The opinion of the court was delivered by: Richard Mills, U.S. District Judge
This case is before the Court on the Petitioner's petition for a writ of habeas corpus pursuant to 28 U.S.C. § 2254. Pursuant to the Court's direction, the Attorney General of Illinois has filed an answer to the Petitioner's petition for a writ of habeas corpus. Upon review of the petition, the Court concludes that an evidentiary hearing is not warranted.
On August 29, 1997, following a jury trial, Petitioner Daro Weilburg was convicted in the Circuit Court of Winnebago County of the offense of theft of over $10,000.00. The Petitioner failed to appear for his September 30, 1999 sentencing hearing. Accordingly, his bond was forfeited and he was sentenced in absentia to a term of seven years' imprisonment.
The Petitioner was subsequently indicted for the offense of violation of bail bond, based on his failure to surrender on the theft conviction. He was sentenced to serve thirty months' imprisonment, to run consecutively to the sentence imposed for theft.
The Respondent alleges that the Petitioner unsuccessfully challenged on direct appeal his conviction for violation of bail bond. He also filed a federal habeas corpus petition challenging that conviction. These challenges were unsuccessful. The Petitioner disputes the assertion that he challenged in federal court the violation of bail bond conviction. He claims those proceedings were related to the Interstate Agreement on Detainers and the Uniform Criminal Extradition Act.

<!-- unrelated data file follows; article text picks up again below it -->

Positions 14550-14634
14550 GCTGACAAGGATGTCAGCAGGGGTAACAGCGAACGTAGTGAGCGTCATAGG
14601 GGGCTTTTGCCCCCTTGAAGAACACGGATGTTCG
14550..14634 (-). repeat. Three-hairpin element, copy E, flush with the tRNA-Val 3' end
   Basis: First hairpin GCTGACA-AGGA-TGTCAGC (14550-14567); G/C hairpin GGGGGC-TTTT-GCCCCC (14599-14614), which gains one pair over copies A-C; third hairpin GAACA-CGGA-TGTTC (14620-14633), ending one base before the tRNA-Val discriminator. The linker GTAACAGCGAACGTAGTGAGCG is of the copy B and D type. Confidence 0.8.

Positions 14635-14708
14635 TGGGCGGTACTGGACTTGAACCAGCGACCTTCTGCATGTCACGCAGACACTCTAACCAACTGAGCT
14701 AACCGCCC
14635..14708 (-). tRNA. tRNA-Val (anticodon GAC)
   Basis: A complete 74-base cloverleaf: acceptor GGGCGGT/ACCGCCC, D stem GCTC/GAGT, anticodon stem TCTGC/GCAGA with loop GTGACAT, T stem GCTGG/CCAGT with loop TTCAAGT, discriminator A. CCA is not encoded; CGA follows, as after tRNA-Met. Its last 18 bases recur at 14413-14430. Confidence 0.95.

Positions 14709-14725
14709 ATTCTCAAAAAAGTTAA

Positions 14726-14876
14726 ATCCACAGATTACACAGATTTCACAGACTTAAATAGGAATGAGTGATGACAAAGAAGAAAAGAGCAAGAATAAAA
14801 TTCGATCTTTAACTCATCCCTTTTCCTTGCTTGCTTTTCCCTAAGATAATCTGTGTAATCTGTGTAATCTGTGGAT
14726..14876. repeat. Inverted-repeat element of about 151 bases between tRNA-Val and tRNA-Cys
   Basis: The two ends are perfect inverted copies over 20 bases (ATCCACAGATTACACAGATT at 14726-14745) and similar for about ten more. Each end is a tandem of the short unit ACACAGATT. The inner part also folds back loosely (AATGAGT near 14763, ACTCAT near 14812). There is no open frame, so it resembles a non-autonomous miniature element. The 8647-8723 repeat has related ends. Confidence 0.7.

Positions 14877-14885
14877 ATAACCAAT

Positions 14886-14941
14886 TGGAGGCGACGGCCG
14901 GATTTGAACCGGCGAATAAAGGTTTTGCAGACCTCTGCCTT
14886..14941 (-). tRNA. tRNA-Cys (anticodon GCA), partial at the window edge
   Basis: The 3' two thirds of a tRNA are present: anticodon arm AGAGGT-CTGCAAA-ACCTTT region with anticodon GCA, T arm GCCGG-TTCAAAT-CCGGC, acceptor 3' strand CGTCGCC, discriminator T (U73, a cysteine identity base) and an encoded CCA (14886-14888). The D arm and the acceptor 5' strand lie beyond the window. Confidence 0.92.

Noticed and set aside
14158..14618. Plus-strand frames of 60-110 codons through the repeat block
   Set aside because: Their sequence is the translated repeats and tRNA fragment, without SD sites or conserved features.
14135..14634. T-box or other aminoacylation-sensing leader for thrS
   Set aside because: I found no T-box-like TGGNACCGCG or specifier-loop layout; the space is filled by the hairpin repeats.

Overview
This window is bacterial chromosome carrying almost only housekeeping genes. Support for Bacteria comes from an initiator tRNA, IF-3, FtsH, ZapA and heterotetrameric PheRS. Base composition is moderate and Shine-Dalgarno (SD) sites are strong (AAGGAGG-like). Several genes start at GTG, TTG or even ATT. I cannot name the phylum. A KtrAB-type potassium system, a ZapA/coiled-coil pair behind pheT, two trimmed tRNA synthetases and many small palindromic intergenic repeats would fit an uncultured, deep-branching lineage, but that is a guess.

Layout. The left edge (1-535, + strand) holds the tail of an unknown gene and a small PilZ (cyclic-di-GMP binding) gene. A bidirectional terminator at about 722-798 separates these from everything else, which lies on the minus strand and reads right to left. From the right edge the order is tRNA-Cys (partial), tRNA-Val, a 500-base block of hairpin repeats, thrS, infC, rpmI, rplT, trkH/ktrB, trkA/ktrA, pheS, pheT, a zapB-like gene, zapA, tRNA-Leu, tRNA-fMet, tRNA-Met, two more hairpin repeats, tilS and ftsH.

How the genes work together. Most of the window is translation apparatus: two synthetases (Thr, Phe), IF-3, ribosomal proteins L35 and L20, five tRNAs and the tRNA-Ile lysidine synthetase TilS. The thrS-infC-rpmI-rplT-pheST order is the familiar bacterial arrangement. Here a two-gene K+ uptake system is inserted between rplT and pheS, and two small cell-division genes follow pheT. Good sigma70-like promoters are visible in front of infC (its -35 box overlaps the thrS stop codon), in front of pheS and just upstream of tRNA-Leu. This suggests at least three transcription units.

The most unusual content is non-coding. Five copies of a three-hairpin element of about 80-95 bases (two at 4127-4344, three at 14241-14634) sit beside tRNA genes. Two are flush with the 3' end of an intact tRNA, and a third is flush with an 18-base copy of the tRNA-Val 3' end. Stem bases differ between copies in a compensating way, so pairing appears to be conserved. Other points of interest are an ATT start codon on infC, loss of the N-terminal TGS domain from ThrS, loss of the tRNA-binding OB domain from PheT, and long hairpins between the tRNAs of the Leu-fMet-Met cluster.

The Respondent alleges that although the Petitioner never perfected an appeal from his theft conviction, he did file several motions in the state appellate court regarding that conviction. Prior to sentencing, the Petitioner filed a motion in the appellate court seeking release from confinement and the appointment of counsel. On November 14, 1997,*fn2 the Illinois Appellate Court, Second District, entered an order denying that motion on the basis that there was no perfected appeal, and the Petitioner had failed to cite any proper rule under which that court could obtain jurisdiction. On September 30, 2003, the Petitioner filed a motion to file a late notice of appeal with the state appellate court, which was denied on October 21, 2003. The Petitioner disputes the Respondent's assertion that he filed a late notice of appeal as to the theft conviction. He argues that because he was not informed of his right to appeal, the time in which to file a notice of appeal was tolled.